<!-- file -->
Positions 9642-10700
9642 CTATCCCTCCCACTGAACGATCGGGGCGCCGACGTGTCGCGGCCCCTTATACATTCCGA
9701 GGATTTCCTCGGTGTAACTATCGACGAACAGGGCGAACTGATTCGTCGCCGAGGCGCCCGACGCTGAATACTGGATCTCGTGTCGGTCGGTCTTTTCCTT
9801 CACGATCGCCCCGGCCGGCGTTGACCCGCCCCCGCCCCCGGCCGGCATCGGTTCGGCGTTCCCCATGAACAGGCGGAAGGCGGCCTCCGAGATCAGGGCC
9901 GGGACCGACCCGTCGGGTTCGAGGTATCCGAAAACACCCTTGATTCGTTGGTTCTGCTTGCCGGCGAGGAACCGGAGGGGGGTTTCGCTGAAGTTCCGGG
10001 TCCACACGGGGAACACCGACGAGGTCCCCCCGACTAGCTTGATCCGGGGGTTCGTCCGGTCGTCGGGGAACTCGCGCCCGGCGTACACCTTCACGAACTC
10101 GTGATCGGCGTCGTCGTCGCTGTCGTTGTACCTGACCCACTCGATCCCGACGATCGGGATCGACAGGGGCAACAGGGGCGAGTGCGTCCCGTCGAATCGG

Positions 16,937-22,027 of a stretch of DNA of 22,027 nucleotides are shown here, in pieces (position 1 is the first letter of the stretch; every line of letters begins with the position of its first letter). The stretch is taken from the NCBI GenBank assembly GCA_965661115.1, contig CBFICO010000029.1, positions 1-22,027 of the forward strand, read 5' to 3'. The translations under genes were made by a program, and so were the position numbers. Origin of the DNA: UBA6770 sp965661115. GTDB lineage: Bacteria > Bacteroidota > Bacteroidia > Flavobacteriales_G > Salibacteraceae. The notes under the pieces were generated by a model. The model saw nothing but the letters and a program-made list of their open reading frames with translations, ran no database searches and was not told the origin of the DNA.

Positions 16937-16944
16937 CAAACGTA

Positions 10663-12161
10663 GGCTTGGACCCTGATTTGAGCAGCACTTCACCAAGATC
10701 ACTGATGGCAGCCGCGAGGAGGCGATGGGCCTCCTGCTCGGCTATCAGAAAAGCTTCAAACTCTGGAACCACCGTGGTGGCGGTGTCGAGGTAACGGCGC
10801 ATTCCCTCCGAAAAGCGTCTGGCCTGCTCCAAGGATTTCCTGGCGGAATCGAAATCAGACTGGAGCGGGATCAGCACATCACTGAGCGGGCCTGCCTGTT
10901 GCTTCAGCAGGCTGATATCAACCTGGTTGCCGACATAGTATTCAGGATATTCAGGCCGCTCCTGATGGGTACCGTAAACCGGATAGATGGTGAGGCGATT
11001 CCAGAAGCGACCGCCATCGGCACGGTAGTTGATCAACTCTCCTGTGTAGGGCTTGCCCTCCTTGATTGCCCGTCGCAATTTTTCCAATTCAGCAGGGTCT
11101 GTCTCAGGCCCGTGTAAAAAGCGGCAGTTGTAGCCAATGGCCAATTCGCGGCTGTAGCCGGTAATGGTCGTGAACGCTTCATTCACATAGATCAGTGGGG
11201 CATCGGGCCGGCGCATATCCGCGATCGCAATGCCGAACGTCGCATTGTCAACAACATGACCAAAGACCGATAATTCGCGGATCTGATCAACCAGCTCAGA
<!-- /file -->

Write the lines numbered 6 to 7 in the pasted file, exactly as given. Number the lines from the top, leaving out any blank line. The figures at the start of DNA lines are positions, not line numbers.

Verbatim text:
10001 TCCACACGGGGAACACCGACGAGGTCCCCCCGACTAGCTTGATCCGGGGGTTCGTCCGGTCGTCGGGGAACTCGCGCCCGGCGTACACCTTCACGAACTC
10101 GTGATCGGCGTCGTCGTCGCTGTCGTTGTACCTGACCCACTCGATCCCGACGATCGGGATCGACAGGGGCAACAGGGGCGAGTGCGTCCCGTCGAATCGG